• PN 379511, 228/234 at 0.050 inch, 0.493/0.493 inch lift, 112 degree centerline, fair idle, normally aspirated, street performance and bracket racing, computer upgrades required

For '99-up engines with Power Improvement cylinder heads (Crane 37830-16 valvesprings required)
• PN 379601, 212/218 at 0.050 inch, 0.550/0.550 inch lift, 115 degree centerline, smooth idle, daily usage, high torque, towing
• PN 379611, 218/228 at 0.050 inch, 0.550/0.550 inch lift, 116 degree centerline, good idle, daily performance, blower, nitrous oxide
• PN 379621, 228/234 at 0.050 inch, 0.550/0.550 inch lift, 112 degree centerline, fair idle, normally aspirated, street performance and bracket racing with 2,000-plus-rpm converter, computer upgrades required
• PN 379631, 236/242 at 0.050 inch, 0.600/0.600 inch lift, 114 degree centerline, rough idle, increased compression ratio required, street performance and bracket racing with 2,500-plus-rpm converter, computer upgrades required

On the Dyno
2,400310.8142.0302.0138.0 (8.8)(4.0)
2,600311.2154.0302.4149.7 (8.8)(4.3)
3,400339.2219.6334.1216.3 (5.1)(3.3)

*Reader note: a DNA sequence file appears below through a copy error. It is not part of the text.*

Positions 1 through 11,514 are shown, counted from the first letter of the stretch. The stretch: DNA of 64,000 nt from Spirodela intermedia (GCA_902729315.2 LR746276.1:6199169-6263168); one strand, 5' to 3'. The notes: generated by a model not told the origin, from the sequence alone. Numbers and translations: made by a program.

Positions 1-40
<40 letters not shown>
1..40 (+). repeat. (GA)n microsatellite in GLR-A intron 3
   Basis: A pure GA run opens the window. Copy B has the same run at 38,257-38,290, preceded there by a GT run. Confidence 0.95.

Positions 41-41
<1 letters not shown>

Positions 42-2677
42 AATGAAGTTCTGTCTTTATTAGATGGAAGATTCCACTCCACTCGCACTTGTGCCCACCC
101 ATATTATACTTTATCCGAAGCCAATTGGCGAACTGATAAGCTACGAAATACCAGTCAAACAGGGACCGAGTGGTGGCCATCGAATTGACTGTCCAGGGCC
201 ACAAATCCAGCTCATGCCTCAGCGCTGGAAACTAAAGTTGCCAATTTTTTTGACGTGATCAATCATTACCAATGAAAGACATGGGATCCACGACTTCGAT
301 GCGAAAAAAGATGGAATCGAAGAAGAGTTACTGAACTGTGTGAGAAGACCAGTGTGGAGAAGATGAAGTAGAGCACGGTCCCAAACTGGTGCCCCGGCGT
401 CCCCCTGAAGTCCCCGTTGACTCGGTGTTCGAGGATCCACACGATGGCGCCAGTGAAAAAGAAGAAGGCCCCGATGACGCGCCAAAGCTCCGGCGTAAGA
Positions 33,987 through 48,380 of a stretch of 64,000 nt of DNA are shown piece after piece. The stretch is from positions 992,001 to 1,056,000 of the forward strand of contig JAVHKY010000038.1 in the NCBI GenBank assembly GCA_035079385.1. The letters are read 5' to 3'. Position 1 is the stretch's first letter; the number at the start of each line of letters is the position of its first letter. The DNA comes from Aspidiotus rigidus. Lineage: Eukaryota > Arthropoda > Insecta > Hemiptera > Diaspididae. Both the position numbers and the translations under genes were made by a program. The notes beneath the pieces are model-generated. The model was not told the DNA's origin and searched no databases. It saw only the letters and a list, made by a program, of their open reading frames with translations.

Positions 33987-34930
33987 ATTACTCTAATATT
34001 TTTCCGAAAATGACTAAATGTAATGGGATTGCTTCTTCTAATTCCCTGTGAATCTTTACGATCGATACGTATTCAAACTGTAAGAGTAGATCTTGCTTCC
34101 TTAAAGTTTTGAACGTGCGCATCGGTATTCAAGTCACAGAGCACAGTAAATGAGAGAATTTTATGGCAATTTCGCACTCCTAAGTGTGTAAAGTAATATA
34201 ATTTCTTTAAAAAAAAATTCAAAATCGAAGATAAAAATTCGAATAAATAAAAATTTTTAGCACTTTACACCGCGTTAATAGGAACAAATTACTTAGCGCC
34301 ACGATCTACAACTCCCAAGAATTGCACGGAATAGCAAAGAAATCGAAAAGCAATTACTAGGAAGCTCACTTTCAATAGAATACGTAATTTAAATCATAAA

3,600338.7232.2337.0231.0 (1.7)(1.2)
3,800332.7240.7334.7242.1 2.0 1.4
4,000322.9245.9329.9251.2 7.0 5.3
4,200311.6249.2323.9259.112.3 9.9
Avg. (from 3,400-5,800)

When it came time to dyno the new setup, we made the usual trek to Hitech Motorsport in Ramsey, Minnesota, where Brian Ebert spun the Dynojet to see how much the cams were worth. During the course of a few pulls, we made a slight fuel change to get the air/fuel ratio back up to 13:1 as it had been previously, and we took out a bit of timing on the high end of the tach that was worth a couple horsepower. As before, all pulls were made with the torque converter locked, so the curves are a true picture of engine output without the converter inflating the lower rpm numbers due to its torque multiplication.

As expected of the greater duration, the new cams shifted the torque curve up the tach, giving up a little down low to gain a lot more up top. When viewed in greater resolution than can be displayed in the chart, the actual peak torque rpm didn't change, as it was 3,480 with both sets of cams. The horsepower peak shifted upward almost 300 rpm, though-a welcome change as the big motor was signing off fairly early. With the way the shape of the new horsepower curve mimics the old one up top, there is definitely another airflow restriction in the motor, as the bigger cams could have been expected to keep gaining more and more as the rpm climbed higher. A high-flow, short-runner intake manifold would certainly be a benefit, but the biggest gains at this point are likely to come from porting the stock heads. As is, though, having more than 300 lb-ft of rear-wheel torque from 2,300 until almost 4,700 rpm makes for a stout powerplant. Five-speed Mustangs typically dyno around 15-20 rear-wheel horsepower and 10 lb-ft of torque higher than with an auto, which would put the peaks more like 280 and 350, and the torque curve would likely be more than 300, from under 2,000 rpm to nearly 5,000 rpm.